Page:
I have decided to be motivated by whatever I’m reading or watching for this blog. The book I’m reading is J.K. Rowling’s The Casual Vacancy which, halfway through, couldn’t be less Jewish if it tried which makes it an excellent candidate.
So, I’m turning to what I’m watching which, among other things (Homeland, Better Caul Saul — both too obvious for a blog unless you think otherwise), is ITV’s Quiz, a three-part dramatization of the time, in 2001, that a married couple, Major Charles and Diana Ingram, together with an accomplice, Tecwen Whittock, successfully cheated their way to winning the quiz show, Who Wants to Be a Millionaire?
The first thing to say is that Diana Ingram (née Pollock) and her brother Adrian who is also depicted on the show are Jewish. They went to the same synagogue as Jewish journalist, Jon Ronson, as he recounts here. You can see them both in the trailer for the drama.
The judge in the trial, Geoffrey Rivlin QC, is, I’m pretty certain, Jewish.
The drama suggests that the rather nice but dim Major is manipulated by his smarter Jewish wife and her brother.
Widening the parameters, this game show, like all quiz shows, is about accumulating vast amounts of cash, quickly, and with very little physical effort — something Jews have been accused of doing throughout the ages.
Secondly, it is predicated on being smart and knowledgeable — more traits stereotypically associated with Jews. It would be interesting to know how many Jewish winners of the world’s quiz shows there have been and whether this figure is disporportionately high (or not). In the meantime, with a hat-tip to Glyn Green, you can watch what Yair Rosenberg in The Tablet called “The Most Jewish Performance Ever On A TV Game Show” here:
I would amend this to “The Most Jewish Performance Ever On A Diaspora TV Game Show” presumably because most Israeli game shows are pretty Jewy.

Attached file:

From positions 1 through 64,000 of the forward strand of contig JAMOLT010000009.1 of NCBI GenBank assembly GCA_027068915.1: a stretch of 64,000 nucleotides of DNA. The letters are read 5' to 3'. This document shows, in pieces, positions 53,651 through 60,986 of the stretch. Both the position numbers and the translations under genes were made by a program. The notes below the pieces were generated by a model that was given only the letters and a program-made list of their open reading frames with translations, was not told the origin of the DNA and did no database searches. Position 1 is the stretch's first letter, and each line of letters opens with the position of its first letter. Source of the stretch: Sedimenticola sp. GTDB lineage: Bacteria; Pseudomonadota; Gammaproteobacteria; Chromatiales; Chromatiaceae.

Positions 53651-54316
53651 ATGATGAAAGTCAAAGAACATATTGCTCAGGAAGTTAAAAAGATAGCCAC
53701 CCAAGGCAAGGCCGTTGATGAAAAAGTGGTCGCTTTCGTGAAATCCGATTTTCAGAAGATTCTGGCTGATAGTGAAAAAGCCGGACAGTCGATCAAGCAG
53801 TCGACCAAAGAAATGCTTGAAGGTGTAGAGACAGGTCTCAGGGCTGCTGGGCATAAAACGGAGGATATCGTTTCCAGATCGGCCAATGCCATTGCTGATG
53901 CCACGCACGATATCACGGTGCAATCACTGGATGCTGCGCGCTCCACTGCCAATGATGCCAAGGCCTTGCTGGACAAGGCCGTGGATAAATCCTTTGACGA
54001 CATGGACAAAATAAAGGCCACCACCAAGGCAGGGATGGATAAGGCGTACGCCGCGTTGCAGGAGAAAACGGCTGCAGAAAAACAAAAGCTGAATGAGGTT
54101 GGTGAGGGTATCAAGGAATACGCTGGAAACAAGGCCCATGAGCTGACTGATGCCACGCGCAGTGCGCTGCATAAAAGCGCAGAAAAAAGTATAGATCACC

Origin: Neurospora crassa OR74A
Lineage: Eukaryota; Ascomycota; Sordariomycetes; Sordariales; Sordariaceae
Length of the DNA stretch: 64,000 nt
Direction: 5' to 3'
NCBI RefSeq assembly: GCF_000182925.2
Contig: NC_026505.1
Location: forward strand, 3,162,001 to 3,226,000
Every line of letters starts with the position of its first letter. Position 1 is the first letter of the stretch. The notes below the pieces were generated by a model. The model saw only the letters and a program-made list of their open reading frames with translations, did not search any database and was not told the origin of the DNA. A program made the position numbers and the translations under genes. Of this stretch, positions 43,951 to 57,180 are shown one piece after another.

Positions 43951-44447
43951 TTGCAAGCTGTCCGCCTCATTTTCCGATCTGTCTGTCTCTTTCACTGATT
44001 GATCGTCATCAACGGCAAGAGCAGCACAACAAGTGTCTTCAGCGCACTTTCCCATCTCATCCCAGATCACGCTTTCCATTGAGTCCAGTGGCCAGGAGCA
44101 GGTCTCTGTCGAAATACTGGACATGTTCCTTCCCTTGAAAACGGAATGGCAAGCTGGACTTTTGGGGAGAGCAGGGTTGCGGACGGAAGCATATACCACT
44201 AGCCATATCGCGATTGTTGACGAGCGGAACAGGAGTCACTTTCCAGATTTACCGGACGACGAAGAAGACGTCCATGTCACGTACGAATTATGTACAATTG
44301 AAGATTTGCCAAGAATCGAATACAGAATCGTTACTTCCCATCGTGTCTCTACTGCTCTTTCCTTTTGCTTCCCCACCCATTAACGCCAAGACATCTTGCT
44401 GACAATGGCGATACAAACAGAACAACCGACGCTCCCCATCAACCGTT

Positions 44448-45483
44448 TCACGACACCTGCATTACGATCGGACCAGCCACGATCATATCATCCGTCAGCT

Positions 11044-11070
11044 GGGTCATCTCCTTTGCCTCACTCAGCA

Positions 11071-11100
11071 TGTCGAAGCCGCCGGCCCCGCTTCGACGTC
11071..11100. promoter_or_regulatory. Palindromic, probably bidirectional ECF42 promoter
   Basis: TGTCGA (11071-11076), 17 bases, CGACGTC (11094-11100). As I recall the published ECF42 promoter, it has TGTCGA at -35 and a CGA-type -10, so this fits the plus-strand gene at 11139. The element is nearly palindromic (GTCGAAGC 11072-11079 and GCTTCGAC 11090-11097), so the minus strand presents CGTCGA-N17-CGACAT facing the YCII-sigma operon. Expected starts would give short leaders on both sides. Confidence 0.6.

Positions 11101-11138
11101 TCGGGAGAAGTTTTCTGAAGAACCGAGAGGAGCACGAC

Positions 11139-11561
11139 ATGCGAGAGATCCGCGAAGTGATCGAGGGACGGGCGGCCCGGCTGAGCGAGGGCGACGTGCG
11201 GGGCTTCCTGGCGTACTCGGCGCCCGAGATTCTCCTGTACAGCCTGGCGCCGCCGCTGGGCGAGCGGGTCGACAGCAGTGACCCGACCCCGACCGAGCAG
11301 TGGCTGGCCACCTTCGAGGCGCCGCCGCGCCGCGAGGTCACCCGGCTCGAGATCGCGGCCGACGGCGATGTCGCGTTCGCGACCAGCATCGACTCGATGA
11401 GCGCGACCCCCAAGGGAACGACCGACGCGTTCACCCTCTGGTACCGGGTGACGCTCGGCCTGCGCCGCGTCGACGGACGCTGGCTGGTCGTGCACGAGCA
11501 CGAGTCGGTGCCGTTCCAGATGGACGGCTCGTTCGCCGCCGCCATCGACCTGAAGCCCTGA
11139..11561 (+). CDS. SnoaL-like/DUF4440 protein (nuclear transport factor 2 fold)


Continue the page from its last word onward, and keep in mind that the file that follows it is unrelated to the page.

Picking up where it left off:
In the ITV dramatization, Quiz, as in real-life, the then Controller of Entertainment for ITV was Claudia Rosencrantz who, you guessed it, is Jewish. The co-inventor of the game show format was David Briggs (not Jewish as far as I’m aware) but portrayed by Elliot Levey who is. Michael Sheen, who does a good impression of host Chris Tarrant, went out with Sarah Silverman between 2014 and 2018.
In the drama, it is revealed that they based some of their format, the quiz master’s chair and low-key lighting, on that in the legendary British quiz show, Mastermind. The man who devised Mastermind in 1972 was a former RAF gunner Bill Wright who based it on his experience at the hands of the Gestapo during World War II. His interrogator’s demands for name, rank and serial number were transformed into the game show’s “name, occupation and specialist subject.” Wright retained the darkness, the intimidating chair, and its host was labeled as “Interrogator.”
One of the appeals of the show, is as one writer points out, “because it makes them feel smart. We sit on the couch and answer all the questions while watching the shmo on TV sweat it out.” I’m not going to claim that this joy of watching other people suffer, or schadenfreude, is an exclusively Jewish trait. But nor am I going to deny that we don’t also suffer from it.
Back to Quiz and one of the most famous game show cheating scandals was that of Twenty-One as depicted in the 1994 film, Quiz Show, where John Turturro plays Herb Stempel who it is revealed is part of a scam whereby producer Albert Freedman fixes his loss so a more ratings friendly contestant, Mark Van Doren, can win. The scandal is uncovered by an even smarter Jewish lawyer, Richard N. Goodwin.
Who Wants To Be A Millionaire? was adapted and shown on Israeli television for the less impressive sum (in British terms at least) of one million Israeli shekels (current approximate value of £220,000).
Proving that not all Jews are clever is the fact that there has been only one winner of the jackpot.